On Friday, Larry Speakes died. If you're under 35 or so the name probably doesn't mean that much to you, but for many people, he'll always be the symbol of a particular transformation in American politics. Whenever I think of Speakes, who served as White House spokesperson during the Reagan years, I think of a particular quote, one of those timeless utterances that sums up something fundamental about politics or a particular era. It came about because his boss, Ronald Reagan, liked to tell stories to make arguments about policy, or just to entertain people. The problem was that many of these stories were made up, and many others seemed to have come from movies he saw.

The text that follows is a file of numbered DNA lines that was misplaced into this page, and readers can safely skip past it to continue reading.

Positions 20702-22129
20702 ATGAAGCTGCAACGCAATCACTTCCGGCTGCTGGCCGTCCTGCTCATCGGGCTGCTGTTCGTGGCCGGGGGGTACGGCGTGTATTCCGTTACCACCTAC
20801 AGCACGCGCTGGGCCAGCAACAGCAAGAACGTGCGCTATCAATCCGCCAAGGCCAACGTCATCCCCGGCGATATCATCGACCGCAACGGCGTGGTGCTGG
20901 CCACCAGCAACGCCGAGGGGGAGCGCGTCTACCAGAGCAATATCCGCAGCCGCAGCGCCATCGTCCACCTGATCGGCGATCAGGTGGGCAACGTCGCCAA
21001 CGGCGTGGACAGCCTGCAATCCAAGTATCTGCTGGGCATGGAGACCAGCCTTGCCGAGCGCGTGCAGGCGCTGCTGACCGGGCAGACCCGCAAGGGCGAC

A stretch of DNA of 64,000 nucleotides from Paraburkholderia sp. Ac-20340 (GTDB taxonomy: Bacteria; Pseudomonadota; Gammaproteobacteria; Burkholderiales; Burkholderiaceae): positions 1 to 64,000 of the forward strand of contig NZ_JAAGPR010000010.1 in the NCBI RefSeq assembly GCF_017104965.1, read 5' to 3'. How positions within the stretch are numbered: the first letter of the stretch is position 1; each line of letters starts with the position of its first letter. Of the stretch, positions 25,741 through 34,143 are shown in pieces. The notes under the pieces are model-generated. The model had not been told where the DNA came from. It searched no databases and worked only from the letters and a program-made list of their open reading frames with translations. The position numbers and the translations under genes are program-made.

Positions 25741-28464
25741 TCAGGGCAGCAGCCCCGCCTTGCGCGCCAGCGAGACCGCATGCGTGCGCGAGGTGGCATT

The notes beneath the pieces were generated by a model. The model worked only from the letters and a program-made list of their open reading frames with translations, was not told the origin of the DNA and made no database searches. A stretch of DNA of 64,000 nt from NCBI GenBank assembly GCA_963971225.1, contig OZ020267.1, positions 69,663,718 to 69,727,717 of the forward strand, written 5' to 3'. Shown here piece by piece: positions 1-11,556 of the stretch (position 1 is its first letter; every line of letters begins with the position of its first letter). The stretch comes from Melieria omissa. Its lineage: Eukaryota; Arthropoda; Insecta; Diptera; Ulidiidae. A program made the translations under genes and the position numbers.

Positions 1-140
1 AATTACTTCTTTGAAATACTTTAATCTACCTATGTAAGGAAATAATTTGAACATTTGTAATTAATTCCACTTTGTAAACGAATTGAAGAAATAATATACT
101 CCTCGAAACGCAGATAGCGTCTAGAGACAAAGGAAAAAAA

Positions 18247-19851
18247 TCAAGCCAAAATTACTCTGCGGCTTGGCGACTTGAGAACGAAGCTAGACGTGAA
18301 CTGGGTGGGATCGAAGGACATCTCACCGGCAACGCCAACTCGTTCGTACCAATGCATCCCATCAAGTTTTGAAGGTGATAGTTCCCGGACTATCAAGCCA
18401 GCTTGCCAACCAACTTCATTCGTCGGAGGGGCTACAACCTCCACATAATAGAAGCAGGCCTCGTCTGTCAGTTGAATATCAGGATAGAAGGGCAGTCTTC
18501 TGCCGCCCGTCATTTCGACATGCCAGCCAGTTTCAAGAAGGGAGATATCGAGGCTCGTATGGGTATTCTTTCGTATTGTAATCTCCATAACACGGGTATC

One of the latter was a story Reagan told in a speech to a group of Congressional Medal of Honor winners, about an old soldier in World War II who was in a plane that was on its way to crash after being damaged by antiaircraft fire. Everyone began bailing out, but one terrified young soldier was caught in the gun turret. "He took the boy's hand," Reagan said of the older man, "And said, 'Never mind, son, we'll ride it out together.' Congressional Medal of Honor, posthumously awarded." Though the story has been retold in many fictional contexts, it never actually happened. When columnist Lars-Erik Nelson asked Speakes about it, the spokesman said, "If you tell the same story five times, it's true." It would be hard to come up with a better motto for the entire Reagan presidency, and for its legacy to American politics.